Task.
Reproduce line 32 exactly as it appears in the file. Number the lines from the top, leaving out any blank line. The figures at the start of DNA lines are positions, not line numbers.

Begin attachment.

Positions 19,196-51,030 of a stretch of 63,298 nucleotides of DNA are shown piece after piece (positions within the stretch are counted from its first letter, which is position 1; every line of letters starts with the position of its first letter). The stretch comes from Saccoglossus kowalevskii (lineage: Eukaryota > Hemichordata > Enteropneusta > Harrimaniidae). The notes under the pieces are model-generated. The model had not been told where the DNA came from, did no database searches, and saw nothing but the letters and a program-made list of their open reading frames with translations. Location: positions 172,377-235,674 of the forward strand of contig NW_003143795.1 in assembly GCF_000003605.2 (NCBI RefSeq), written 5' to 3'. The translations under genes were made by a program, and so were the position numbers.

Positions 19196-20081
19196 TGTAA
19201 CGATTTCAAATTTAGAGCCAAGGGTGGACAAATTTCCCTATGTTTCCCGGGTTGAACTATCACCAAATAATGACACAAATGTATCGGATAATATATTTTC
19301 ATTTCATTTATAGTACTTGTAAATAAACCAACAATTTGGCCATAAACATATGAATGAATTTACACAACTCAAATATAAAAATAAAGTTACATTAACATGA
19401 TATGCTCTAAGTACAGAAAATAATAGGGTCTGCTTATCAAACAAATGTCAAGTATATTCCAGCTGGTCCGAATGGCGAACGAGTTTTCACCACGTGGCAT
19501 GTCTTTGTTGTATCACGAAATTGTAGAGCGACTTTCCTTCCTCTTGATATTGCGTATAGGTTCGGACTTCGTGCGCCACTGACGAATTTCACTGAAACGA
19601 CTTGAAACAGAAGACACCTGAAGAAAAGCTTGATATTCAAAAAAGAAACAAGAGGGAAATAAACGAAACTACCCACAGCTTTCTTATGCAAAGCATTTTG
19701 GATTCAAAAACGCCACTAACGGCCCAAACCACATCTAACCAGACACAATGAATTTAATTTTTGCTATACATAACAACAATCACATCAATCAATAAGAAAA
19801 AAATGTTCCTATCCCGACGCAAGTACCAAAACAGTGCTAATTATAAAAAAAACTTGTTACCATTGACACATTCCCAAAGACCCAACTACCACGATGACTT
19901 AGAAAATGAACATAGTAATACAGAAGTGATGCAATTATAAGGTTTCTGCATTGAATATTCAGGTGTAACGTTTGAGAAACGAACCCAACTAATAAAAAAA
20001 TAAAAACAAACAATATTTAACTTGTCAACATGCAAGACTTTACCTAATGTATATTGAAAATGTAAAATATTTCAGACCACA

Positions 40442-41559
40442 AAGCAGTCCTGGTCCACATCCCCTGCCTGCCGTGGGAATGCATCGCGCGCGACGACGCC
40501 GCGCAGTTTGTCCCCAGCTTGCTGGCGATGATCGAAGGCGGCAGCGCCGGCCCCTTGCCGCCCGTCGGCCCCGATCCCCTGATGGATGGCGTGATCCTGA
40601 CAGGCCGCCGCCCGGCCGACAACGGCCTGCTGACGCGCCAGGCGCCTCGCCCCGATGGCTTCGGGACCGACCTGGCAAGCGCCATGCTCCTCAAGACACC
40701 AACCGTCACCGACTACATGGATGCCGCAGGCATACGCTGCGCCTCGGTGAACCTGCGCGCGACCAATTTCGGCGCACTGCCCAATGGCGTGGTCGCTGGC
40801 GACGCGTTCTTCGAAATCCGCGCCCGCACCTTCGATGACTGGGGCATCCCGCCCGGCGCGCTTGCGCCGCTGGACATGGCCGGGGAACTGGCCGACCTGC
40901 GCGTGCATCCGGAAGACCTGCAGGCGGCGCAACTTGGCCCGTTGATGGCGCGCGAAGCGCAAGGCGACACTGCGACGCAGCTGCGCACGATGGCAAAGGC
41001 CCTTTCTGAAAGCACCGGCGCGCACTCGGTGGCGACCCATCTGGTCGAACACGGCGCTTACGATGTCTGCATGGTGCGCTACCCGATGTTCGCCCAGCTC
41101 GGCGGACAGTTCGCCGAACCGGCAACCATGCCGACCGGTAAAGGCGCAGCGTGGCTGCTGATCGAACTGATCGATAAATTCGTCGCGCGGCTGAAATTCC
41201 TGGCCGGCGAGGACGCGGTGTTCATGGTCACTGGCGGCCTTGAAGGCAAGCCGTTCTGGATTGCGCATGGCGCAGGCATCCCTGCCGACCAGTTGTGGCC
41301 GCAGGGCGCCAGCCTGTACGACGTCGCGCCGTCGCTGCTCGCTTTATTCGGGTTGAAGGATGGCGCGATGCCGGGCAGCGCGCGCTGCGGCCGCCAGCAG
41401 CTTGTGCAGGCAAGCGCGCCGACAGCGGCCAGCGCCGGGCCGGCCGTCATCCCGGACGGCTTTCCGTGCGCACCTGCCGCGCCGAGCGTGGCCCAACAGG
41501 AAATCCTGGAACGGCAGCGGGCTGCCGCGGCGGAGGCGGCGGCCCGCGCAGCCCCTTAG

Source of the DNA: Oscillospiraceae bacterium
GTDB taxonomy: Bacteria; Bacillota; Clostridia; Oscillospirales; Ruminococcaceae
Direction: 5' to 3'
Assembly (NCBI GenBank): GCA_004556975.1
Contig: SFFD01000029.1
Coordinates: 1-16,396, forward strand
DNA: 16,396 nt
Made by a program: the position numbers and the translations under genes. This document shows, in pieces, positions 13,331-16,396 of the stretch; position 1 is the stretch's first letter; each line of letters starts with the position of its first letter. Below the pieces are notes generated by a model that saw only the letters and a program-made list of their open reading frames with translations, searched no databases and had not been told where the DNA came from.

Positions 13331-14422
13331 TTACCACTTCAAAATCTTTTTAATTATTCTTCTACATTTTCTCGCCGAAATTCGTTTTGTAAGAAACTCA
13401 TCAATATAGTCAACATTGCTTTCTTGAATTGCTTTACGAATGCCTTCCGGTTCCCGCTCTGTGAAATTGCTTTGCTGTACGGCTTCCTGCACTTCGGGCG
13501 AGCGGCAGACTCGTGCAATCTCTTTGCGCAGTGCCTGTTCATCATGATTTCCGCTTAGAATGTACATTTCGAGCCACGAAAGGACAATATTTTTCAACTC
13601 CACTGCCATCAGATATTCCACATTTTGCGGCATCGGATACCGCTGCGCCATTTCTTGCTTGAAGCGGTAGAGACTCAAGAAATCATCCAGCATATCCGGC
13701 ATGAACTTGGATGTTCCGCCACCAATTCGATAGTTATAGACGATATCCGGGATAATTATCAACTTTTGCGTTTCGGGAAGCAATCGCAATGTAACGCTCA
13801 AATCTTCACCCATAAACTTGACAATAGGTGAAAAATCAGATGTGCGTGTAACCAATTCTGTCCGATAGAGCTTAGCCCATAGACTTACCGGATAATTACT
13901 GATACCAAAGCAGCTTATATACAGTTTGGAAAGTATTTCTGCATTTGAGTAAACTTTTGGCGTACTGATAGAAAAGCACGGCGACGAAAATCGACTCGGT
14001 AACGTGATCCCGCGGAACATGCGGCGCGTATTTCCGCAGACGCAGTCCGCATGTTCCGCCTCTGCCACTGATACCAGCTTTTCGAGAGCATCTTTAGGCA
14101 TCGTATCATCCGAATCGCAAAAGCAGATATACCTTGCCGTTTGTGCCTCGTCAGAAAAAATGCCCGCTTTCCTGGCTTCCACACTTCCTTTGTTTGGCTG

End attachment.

DNA: 16,396 nt